Tag Archives: Washington state

Fields Spring State Park

Fields Spring State Park is four miles south of Anatone, Washington (pop. 38). The Park’s vistas, pleasant walking trails, and clean rest rooms ensure our return visits at least once a year.

Red vine maple, an attractive accent along the trail. . .

 Fields Spring vista

Craig Mountain Panorama

A fallen fence provides scenic entropy.


Filed under Photo Galleries, Photos, Places, Road Trips, Rural life, Seasons

Mixed Christmas blessings








I aspired yesterday to blog from a remote location. I had my phone and my computer (I still have my DumbPhone so I need both), and the cord to transfer photos from phone to computer. My husband had his portable hot spot that would provide wireless Internet anywhere that has cell coverage. We were off to Palouse Falls State Park, with its spectacular box-canyon waterfall near Lyon’s Ferry, which is near Starbuck, which isn’t actually near anything. What lacks proximity to Palouse Falls is a cell tower.

While we were eating part of our lunch in the car before leaving the falls, my daughter called, with her exuberant imperative that we have a merry Christmas. My granddaughter was learning to roller skate on the kitchen floor! Could we Skype? My husband shook his head no; there was a cell signal, enough for a phone call, but too weak to access the Internet, or at least not at Skype speed. Rats.

Somehow, heading home often triggers stress over unresolved things at home, things that we can do nothing about until the following day anyway; they will nevertheless nag and claw today. Even hearing the thunder of dramatic Palouse Falls fails to drown out the stress of an incompetent (they sent half as much as my vet ordered) pharmacy 2000 miles away; toss in the techno-corporate mind of UPS, that thought my cat’s medicine was not on a delivery truck that my cat’s medicine was actually on–even a rare, mid-week road trip fails to dismember the grip in which these stressors hold me. My strength was no match. By the time we arrived home, the stressors had hacked their way past my somatic security.

It was the most severe migraine attack I have ever suffered at home from first throb to the end. I’ve had three others equally severe, vanquished by injections or IVs in hospital emergency rooms. I have been able to manage the other hundreds of others I’ve had at home.

I was not going to the emergency room for Christmas. I don’t need writing material that badly.

It was nonetheless a pleasant road trip. Three years ago, we had lunch at Snake River Grill, at the Lyon’s Ferry KOA. They took my dietary limits in stride and made me a grilled chicken breast with melted Swiss cheese and mushrooms that was delicious. The Grill was closed for Christmas, but we had food with us. We just needed to know the place still existed.

I must share the important discovery I made on our way home. The Lyon’s Ferry roadside rest stop’s ladies’ room has the luxuries of hand sanitizer and a purse hook. As a rest stop aficionado, I give the Lyon’s Ferry rest stop the award of my high regard.


Filed under People, Places, & Things

Lower Granite Dam country

For our anniversary this year (our 17th), we decided to see Lower Granite Dam, one of the few dams we missed when we made our honeymoon road tour of most of the dams and courthouses in Washington.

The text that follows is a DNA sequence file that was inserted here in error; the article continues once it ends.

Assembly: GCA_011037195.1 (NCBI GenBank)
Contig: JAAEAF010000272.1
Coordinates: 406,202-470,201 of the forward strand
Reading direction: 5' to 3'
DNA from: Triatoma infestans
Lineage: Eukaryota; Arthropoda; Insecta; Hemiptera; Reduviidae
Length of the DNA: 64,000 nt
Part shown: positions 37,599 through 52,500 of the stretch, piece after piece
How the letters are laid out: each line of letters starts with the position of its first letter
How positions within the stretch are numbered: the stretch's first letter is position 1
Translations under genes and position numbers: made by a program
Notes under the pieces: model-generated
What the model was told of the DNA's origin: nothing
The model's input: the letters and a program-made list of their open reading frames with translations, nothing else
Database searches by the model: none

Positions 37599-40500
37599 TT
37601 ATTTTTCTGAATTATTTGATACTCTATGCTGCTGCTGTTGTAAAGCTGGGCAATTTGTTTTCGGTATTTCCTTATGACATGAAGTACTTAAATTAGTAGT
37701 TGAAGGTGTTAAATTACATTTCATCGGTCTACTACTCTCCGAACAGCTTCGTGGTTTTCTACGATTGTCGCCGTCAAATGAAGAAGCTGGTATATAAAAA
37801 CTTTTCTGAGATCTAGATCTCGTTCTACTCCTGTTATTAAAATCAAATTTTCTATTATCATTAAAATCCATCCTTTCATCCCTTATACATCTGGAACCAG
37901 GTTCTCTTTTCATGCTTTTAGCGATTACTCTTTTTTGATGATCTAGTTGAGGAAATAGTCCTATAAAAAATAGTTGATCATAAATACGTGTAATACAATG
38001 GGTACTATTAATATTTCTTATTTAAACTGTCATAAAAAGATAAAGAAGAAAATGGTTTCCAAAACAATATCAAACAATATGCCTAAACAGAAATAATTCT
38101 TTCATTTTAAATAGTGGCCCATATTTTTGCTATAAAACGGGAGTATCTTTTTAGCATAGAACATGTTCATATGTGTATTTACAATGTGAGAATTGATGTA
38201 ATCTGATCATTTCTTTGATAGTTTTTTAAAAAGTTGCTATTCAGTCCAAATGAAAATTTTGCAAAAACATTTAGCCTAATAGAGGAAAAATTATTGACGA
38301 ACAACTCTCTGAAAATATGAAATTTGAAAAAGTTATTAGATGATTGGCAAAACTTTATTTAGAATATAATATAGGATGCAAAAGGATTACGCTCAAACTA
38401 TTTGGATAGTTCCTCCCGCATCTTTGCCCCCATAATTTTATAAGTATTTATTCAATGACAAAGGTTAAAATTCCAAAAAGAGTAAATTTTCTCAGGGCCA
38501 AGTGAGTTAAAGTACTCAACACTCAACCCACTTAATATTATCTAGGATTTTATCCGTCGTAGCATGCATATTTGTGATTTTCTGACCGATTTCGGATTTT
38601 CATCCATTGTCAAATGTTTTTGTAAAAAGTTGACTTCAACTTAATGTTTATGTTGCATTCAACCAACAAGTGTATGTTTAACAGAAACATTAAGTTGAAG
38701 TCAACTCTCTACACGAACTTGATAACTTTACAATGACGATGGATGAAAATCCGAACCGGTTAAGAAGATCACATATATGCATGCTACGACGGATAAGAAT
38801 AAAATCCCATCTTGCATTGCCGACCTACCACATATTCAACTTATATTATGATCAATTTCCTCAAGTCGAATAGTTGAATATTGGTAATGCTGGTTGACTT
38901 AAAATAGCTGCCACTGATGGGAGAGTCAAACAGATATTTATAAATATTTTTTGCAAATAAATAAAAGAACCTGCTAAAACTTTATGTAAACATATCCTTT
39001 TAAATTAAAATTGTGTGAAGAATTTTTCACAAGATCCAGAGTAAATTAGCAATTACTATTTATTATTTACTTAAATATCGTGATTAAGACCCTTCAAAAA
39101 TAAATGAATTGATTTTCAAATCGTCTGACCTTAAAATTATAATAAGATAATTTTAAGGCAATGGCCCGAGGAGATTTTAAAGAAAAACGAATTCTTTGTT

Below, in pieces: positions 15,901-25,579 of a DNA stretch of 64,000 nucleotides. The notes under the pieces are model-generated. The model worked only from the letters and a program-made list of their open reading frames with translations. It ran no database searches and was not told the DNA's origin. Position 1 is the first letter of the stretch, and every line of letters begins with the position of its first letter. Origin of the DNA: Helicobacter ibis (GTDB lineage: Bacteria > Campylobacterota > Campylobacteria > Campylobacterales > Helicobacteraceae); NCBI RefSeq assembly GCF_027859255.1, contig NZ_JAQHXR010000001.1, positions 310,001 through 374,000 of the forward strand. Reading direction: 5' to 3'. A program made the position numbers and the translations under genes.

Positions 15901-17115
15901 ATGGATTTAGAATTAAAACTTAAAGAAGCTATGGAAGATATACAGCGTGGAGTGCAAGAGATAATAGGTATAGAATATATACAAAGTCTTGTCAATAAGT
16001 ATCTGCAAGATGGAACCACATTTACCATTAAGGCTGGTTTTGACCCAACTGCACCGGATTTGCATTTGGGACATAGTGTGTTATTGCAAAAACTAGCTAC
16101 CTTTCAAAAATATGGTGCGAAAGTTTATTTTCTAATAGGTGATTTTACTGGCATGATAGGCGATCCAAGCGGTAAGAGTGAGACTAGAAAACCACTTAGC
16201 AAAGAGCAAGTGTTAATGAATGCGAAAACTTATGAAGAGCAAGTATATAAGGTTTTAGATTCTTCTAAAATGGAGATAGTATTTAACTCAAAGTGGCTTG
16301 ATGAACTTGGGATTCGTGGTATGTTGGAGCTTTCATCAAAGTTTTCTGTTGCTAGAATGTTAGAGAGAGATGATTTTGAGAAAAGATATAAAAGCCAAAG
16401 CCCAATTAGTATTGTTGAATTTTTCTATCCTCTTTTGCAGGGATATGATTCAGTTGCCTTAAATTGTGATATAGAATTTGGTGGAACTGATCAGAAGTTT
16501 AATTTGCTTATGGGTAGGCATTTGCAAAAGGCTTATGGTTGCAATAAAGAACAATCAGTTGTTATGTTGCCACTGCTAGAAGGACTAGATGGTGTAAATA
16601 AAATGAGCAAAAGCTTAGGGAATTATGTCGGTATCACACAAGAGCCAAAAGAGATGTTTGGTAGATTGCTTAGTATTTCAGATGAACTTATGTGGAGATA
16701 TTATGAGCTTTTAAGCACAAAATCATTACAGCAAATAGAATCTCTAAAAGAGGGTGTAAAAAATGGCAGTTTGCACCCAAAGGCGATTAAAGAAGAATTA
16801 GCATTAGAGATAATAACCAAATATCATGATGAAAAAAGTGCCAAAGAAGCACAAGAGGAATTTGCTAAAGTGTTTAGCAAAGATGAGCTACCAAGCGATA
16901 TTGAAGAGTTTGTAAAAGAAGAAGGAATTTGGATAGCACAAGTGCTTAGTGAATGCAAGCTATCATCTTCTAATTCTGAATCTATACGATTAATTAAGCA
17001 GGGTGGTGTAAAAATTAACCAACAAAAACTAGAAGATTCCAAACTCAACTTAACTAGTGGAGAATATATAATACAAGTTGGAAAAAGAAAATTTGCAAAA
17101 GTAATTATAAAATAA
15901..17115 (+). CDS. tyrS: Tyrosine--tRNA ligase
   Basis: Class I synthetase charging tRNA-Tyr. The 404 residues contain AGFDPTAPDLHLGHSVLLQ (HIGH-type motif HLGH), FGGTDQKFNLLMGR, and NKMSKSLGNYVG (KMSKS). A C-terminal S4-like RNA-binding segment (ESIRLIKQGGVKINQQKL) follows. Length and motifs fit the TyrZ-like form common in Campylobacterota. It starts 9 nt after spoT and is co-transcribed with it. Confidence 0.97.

Because it is springtime in Washington, the day was rainy, windy, and briskly cool. Cumulo-nimbus clouds, bright-green fields of winter wheat, newly harrowed hillsides of sprouted spring wheat, and the solemn windings of the Snake River and its exquisitely carved canyon, put all the beauty that called us to live out here, in a quietly spectacular stretch of country a little more than 50 miles from home.

Several routes to Lower Granite Dam were possible; Tramway Road, a primitive road with steep switchbacks, appeared from the topo map to afford the giddiest canyon scenery on the way down to the River. But when we saw the mud on the silty road, we declined to take it, in favor of keeping to the paved Kirby Mayview Road. Tramway looked pretty slick—we didn’t want to discover how slick–even with 4WD and all-season tires. I hate losing Audi wheel medallions. . . _

We stopped at the Almota Inn country store, where we chatted with the owners about the reasons why terrorists don’t settle around here. I bought some corn chips, my gluten-free solution on the road. I went through both of my thermoses of coffee. I wasn’t sure we would get to Pullman, the only Starbucks location anywhere near our route.

Little Granite has a complex system with dam, locks, and fish ladders. It is, of course, also a Federal installation, and Army Corps of Engineers security was understandably alert in the wake of the worst Boston massacre since 1770. We treated the security checkpoint as a human-to-human interaction, and so did the security officer. We crossed the dam, which enabled us to get to Pullman. The Safeway Starbucks was a welcome resource for my husband, who hadn’t packed a thermos.

I love the Snake River Canyon country. I think if we ever feel the need to downsize again, I’d like to be someplace around here— someplace where we’d need to mail order our Starbucks beans. But it’s not that time yet.

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Filed under People, Places, & Things, Photo Galleries